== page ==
WASHINGTON — President Barack Obama on Wednesday posthumously honored LGBT and civil rights activist Bayard Rustin, and Dr. Sally Ride, the first known LGBT astronaut, with the Presidential Medal of Freedom.
Rustin and Ride were among 16 people that Obama venerated with the Medal of Freedom, the highest civilian honor in the United States, at a White House ceremony this morning.
In the five decades since President John F. Kennedy first created the modern version of the medal, more than 500 people have been recognized for contributions to society of all stripes.
“This year’s honorees have been blessed with extraordinary talent, but what sets them apart is their gift for sharing that talent with the world,” Obama said in a statement.
Rustin (March 17, 1912 – August 24, 1987) was an American leader in social movements for civil rights, socialism, pacifism and non-violence, and gay rights. He was a leading activist of the early 1947–1955 civil-rights movement, helping to initiate a 1947 Freedom Ride to challenge with civil disobedience racial segregation on interstate busing.
Rustin was a gay man who had been arrested for a homosexual act in 1953 when homosexuality was still criminalized in parts of the United States. He was instrumental in organizing the 1963 March on Washington, and in the 1970s, he became a public advocate on behalf of gay and lesbian causes.
Rustin’s award was accepted by Walter Naegle, his partner of ten years.
Ride (May 26, 1951 – July 23, 2012) who in 1983 became the first American woman in space, died of cancer at age 61. Her sexual orientation was not widely known until her death, at which time her obituary revealed she survived by her female partner of 27 years. She is believed to be the first known LGBT astronaut.
Obama said Ride didn’t just break the stratospheric glass ceiling, “she blasted right through it.”
“Young girls need to see role models, she said. You can’t be what you can’t see,” Obama said. “Today our daughters, including Malia and Sasha, can set their sights a little bit higher because Sally Ride showed them the way.”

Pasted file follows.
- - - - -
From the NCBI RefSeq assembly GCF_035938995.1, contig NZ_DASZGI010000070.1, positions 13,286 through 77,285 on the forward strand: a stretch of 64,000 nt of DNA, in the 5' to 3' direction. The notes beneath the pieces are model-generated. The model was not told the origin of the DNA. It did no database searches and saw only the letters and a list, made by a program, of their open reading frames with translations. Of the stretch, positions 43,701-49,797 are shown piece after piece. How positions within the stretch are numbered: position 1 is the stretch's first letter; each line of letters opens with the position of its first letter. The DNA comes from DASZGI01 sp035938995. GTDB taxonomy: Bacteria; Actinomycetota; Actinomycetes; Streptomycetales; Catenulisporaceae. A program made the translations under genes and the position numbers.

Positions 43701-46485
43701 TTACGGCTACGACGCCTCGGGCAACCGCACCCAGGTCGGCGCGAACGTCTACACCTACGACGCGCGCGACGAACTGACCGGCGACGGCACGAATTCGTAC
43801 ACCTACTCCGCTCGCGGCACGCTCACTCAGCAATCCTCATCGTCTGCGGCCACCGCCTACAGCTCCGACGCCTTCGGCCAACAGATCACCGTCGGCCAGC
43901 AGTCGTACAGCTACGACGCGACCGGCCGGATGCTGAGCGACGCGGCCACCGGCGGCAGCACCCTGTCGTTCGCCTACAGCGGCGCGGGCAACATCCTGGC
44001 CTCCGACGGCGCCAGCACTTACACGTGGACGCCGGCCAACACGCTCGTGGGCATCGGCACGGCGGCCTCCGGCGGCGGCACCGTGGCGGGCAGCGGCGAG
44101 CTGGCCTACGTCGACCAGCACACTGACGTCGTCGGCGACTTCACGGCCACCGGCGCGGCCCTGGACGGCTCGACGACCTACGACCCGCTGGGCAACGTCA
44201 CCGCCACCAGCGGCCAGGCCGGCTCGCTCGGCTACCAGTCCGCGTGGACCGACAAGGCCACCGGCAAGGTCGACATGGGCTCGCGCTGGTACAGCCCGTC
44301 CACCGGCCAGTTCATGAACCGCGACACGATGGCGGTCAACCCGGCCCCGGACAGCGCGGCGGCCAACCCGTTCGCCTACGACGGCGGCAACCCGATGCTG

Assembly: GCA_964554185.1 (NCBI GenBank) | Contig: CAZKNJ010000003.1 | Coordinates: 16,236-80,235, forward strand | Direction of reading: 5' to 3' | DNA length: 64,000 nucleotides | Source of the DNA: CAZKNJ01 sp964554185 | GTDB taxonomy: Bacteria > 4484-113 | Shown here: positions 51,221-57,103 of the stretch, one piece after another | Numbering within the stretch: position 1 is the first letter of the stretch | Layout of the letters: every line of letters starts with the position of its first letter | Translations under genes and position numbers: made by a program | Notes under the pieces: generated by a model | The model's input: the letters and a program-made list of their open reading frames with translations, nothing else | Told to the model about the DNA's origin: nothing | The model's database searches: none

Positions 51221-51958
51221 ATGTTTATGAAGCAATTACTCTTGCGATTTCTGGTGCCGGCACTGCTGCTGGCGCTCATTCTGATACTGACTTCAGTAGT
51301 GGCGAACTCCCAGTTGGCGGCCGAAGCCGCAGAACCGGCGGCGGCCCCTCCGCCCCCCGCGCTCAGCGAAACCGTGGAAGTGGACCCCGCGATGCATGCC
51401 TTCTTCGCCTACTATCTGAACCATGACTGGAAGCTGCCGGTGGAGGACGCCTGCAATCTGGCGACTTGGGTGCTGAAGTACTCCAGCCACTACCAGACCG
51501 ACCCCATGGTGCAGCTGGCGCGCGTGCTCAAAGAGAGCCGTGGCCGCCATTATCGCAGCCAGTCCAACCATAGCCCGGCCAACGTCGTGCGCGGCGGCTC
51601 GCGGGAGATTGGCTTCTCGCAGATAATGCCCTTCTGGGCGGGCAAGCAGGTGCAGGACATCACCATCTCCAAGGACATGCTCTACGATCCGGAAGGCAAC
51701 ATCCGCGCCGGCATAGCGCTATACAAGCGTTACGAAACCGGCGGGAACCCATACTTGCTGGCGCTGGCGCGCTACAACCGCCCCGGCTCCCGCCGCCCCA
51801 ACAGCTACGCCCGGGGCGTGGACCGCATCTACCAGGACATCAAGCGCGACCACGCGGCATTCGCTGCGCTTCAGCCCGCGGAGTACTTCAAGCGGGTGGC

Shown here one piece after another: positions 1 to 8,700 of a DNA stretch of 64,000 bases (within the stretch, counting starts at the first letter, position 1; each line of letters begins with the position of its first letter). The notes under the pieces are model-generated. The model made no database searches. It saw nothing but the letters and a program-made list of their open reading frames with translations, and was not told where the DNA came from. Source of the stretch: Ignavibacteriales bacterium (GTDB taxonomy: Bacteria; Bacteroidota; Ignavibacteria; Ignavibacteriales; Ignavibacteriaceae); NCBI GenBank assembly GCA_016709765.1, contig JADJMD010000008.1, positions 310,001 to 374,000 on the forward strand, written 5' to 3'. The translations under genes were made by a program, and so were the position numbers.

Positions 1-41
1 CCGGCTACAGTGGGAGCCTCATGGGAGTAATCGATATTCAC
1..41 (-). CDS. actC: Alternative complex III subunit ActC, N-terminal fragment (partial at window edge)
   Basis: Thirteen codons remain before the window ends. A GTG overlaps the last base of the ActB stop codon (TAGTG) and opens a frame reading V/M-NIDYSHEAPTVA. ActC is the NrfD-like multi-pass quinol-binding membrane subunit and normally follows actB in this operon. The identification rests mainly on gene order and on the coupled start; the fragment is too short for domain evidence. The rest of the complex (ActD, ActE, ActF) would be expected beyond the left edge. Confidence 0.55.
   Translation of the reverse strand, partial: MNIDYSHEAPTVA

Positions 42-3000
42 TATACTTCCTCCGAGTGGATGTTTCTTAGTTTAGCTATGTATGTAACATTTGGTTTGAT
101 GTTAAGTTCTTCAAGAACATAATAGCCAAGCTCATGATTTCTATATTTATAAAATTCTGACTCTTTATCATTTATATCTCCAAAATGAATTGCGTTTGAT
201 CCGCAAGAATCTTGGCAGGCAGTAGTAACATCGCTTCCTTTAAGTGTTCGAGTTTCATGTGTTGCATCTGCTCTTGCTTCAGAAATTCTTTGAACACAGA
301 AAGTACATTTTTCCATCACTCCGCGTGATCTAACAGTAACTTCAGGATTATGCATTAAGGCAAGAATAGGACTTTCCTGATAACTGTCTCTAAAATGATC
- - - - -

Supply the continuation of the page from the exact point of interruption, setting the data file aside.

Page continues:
Ride’s award was accepted by her life partner, Dr. Tam O’Shaughnessy.
Also among this year’s honorees were former President Bill Clinton, who is recognized for his humanitarian work through the Clinton Foundation, which promotes global public health, economic development and environmental protection, and entertainer Oprah Winfrey, whose philanthropic efforts have been focused largely on education and creating opportunities for women and girls in the U.S. and in Africa.
Others who received the medal:
- Daniel Inouye, former senator from Hawaii, World War II veteran and the first Japanese American in Congress. Inouye received the award posthumously.
- Ben Bradlee, former executive editor of the Washington Post who oversaw the newspaper’s coverage of Watergate.
- Richard Lugar, former senator from Indiana who worked to reduce the global nuclear threat.
- Gloria Steinem, writer and prominent women’s rights activist.
- Ernie Banks, baseball player who hit more than 500 home runs and played 19 seasons with the Chicago Cubs.
- Daniel Kahneman, psychologist who won the Nobel Prize in Economics.
- Loretta Lynn, country music singer.
- Mario Molina, chemist and environmental scientist who won the Nobel Prize in chemistry.
- Arturo Sandoval, Grammy-winning jazz musician who was born in Cuba and defected to the U.S.
- Dean Smith, head coach of University of North Carolina’s basketball team for 36 years.
- Patricia Wald, first woman appointed to U.S. Circuit Court of Appeals for the District of Columbia and became the court’s chief judge.
- C.T. Vivian, civil rights leader and minister.
The president determined the list of medal recipients after reviewing an advisory board’s recommendations of individuals who have contributed to America’s cultural, security and other public interests.